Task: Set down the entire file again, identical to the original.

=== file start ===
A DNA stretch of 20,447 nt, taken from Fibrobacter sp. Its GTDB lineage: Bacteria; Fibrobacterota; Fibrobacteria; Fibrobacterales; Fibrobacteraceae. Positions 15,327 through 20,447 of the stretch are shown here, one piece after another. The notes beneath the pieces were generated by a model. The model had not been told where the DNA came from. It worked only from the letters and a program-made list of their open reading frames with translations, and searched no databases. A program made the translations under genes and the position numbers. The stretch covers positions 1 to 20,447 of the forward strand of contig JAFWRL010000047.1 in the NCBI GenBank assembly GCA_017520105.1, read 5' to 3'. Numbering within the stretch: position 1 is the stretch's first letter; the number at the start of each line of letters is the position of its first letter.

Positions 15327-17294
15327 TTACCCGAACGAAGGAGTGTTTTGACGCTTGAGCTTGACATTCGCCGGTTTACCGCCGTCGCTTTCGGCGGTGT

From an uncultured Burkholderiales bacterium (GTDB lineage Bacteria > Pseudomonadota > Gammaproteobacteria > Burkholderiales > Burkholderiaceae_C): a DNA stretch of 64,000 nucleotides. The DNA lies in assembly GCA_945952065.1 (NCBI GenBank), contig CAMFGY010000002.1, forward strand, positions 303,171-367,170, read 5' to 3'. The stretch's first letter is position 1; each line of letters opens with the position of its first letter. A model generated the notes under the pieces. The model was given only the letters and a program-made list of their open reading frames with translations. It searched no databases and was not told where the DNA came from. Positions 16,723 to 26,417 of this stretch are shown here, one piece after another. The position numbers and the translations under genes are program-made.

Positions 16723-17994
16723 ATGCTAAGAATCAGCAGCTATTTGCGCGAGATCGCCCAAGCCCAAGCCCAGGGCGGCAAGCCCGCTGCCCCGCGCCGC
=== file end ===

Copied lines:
A DNA stretch of 20,447 nt, taken from Fibrobacter sp. Its GTDB lineage: Bacteria; Fibrobacterota; Fibrobacteria; Fibrobacterales; Fibrobacteraceae. Positions 15,327 through 20,447 of the stretch are shown here, one piece after another. The notes beneath the pieces were generated by a model. The model had not been told where the DNA came from. It worked only from the letters and a program-made list of their open reading frames with translations, and searched no databases. A program made the translations under genes and the position numbers. The stretch covers positions 1 to 20,447 of the forward strand of contig JAFWRL010000047.1 in the NCBI GenBank assembly GCA_017520105.1, read 5' to 3'. Numbering within the stretch: position 1 is the stretch's first letter; the number at the start of each line of letters is the position of its first letter.

Positions 15327-17294
15327 TTACCCGAACGAAGGAGTGTTTTGACGCTTGAGCTTGACATTCGCCGGTTTACCGCCGTCGCTTTCGGCGGTGT

From an uncultured Burkholderiales bacterium (GTDB lineage Bacteria > Pseudomonadota > Gammaproteobacteria > Burkholderiales > Burkholderiaceae_C): a DNA stretch of 64,000 nucleotides. The DNA lies in assembly GCA_945952065.1 (NCBI GenBank), contig CAMFGY010000002.1, forward strand, positions 303,171-367,170, read 5' to 3'. The stretch's first letter is position 1; each line of letters opens with the position of its first letter. A model generated the notes under the pieces. The model was given only the letters and a program-made list of their open reading frames with translations. It searched no databases and was not told where the DNA came from. Positions 16,723 to 26,417 of this stretch are shown here, one piece after another. The position numbers and the translations under genes are program-made.

Positions 16723-17994
16723 ATGCTAAGAATCAGCAGCTATTTGCGCGAGATCGCCCAAGCCCAAGCCCAGGGCGGCAAGCCCGCTGCCCCGCGCCGC